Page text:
Sun Safety for Pets - Dogs & Cats
We all know the importance of protecting ourselves against the sun; we have sun creams to protect us from burning, sunglasses to block out harmful UV rays, and access to water and ice lollies to rehydrate. But what about pets?
Animals are just as vulnerable to the sun as humans, yet are often forgotten about during hot summer days. There are several things you can do for your pet to ensure they don't suffer sunburn, dehydration or overheating. Every species of animal has different needs, so we have categorised the advice below for dogs and cats.
Do NOT be tempted to apply human sunscreens to your pet; they contain zinc oxide which is extremely poisonous to animals.
Remember, extra care will need to be taken for very young, old or ill pets as they are especially vulnerable to heat.
- In terms of sunburn, your dog's coat plays a very important role. If your dog is short-haired, consider letting their coat grow out in summer as the hair will offer some protection. For long-haired breeds, you should clip them as normal to avoid overheating, but making sure there is enough hair for sufficient sun protection. If your dog has been shaved for a medical procedure, you can put an old T-shirt on them to protect sensitive areas.
- There are now sunscreens specifically designed for dogs. If you choose to use one, be sure to check that it is suitable for your pet and won't conflict with any flea treatments used. If your dog has a skin condition, check with your vet before using sunscreen. When applying sunscreen to your dog, pay extra attention to sensitive areas like the tips of ears, bridge of the nose and underbelly.
- If your dog does manage to get sunburn, you can ease their discomfort with a cool bath. However, if you notice a severe sunburn you should take them to a vet immediately.
- Make sure your dog has access to water in the home and garden. You should carry a portable water bowl on summer walks, letting your dog stop for a drink frequently.
- Freeze dog treats - Kong toys are great for this, pop them in the freezer for a while with the treat inside before giving it to your dog, they will love the coolness!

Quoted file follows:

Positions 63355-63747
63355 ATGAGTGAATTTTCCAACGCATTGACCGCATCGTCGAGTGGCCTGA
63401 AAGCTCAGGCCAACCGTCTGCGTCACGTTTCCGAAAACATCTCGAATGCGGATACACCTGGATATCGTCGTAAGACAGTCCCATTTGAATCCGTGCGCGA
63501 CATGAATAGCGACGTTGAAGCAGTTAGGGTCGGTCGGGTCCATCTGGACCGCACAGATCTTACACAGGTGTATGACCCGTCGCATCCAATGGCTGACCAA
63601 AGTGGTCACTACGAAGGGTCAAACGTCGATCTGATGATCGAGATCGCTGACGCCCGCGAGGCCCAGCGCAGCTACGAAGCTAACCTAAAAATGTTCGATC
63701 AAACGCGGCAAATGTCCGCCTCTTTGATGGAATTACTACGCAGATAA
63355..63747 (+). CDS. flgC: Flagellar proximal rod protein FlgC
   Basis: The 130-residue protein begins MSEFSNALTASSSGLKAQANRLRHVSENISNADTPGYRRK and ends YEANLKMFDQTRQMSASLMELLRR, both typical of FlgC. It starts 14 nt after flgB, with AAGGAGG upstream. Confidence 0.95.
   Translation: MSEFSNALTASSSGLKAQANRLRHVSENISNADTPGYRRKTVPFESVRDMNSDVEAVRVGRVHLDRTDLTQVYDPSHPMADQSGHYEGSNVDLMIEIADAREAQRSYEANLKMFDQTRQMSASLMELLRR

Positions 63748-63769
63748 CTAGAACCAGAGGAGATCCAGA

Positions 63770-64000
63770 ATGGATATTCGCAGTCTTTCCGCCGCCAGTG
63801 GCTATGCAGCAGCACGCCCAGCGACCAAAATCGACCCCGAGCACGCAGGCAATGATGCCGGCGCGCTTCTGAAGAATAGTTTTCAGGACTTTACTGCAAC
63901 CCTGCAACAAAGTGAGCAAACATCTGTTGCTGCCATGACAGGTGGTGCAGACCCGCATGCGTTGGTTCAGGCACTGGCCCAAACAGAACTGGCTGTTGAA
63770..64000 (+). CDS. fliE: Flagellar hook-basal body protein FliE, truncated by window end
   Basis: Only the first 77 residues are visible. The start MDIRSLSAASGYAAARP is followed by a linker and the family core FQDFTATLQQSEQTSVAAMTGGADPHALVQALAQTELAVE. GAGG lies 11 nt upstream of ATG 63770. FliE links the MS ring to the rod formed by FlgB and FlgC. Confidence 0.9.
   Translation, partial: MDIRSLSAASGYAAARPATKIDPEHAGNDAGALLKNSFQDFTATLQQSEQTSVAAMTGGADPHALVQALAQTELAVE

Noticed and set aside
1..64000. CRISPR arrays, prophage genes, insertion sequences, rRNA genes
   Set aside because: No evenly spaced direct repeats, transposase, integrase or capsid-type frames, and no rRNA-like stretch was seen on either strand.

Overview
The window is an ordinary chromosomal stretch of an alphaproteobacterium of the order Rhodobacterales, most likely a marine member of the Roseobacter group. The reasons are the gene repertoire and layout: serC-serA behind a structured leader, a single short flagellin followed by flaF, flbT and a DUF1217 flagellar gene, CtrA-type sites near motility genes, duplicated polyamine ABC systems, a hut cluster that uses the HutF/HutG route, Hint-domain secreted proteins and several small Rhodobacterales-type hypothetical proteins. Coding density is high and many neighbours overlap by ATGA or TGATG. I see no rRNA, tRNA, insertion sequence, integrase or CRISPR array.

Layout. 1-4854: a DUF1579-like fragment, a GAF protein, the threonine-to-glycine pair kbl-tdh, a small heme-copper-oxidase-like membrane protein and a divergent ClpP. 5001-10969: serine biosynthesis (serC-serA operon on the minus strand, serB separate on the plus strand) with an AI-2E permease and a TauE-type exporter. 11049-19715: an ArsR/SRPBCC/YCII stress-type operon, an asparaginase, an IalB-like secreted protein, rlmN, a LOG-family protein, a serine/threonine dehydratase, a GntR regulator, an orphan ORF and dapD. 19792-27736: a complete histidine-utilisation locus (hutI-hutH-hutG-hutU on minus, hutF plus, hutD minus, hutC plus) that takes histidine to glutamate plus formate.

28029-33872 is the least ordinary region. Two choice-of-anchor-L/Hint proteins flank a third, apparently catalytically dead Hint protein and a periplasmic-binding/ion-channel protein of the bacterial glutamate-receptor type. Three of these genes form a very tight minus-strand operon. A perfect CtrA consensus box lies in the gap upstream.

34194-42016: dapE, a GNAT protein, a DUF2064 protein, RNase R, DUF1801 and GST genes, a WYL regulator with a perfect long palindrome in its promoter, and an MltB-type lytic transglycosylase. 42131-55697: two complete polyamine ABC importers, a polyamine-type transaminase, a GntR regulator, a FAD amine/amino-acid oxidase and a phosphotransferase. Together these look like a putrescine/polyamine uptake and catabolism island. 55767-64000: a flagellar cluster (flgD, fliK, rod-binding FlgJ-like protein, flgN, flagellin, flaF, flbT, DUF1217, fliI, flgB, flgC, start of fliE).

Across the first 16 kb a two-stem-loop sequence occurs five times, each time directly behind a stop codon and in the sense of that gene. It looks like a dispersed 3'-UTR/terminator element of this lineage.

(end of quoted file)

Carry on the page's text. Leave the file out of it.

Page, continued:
- Give your dog ice cubes to refresh and rehydrate them - you can also pop a few in their water bowl to keep the water cooler for longer.
- NEVER leave your dog in a hot car, even with the windows open. In hot temperatures dogs can die within 20 minutes of being left in a car.
- Make sure there are shady areas where your dog can rest.
- If your dog has been out in the sun for a while, call them indoors for a cool down.
- Avoid walking your dog between 12pm and 3pm - this is usually the hottest time of day.
- Fill a paddling pool for your dog to take a cooling dip in on hot days in the garden. Whilst out walking, a safe river is also effective in reducing body temperature, especially for a dog that is already overheated.
- Provide a wet towel for your dog to lie on.
- Cat are susceptible to skin cancer, especially if they have a white head or ears. You should routinely investigate your cat's skin for any lumps, taking a note of their size and appearance so you can monitor any changes that may indicate cancer. Skin cancer in cats typically presents itself as a lump that is red or bleeding, however if you do find a lump do not automatically assume that it is malignant. You should always take your cat to the vet to confirm.
- Ensure there are plenty of shady areas for your cat to rest.
- Encourage your cat to drink more water by placing several water bowls around the house.
- If your cat rarely drinks water, try moving their water bowl away from their food bowl; cats can smell the nearby food whilst drinking, causing them to assume the water is unclean and seek a different source. Also, some cats enjoy drinking out of a running tap, if you have concerns they aren't drinking enough from the bowl try turning the tap on for them.
- Routinely change water and wet food to avoid flies.
- Cats shed more hair as the weather gets warmer to help keep them cool, so regularly groom your cat on the approach to summer to help them get rid of their winter coat.
- Your cat will know to seek a cooler environment when they get too hot, so you may find them curled up in a sink or on a tiled floor. Do not reprimand your cat for this behaviour - they are using their initiative to keep cool. .On particularly hot days, put an ice pack inside a sock and place it where your cat frequently rests.
- Heavily glassed buildings such as a conservatory or greenhouse can pose a risk to pets; inhaling warm air leaves an animal unable to cool down. Be sure to monitor the amount of time your pet spends in here and move them to a cooler environment.
As always, you can contact us for further advice by calling: (01228) 560082.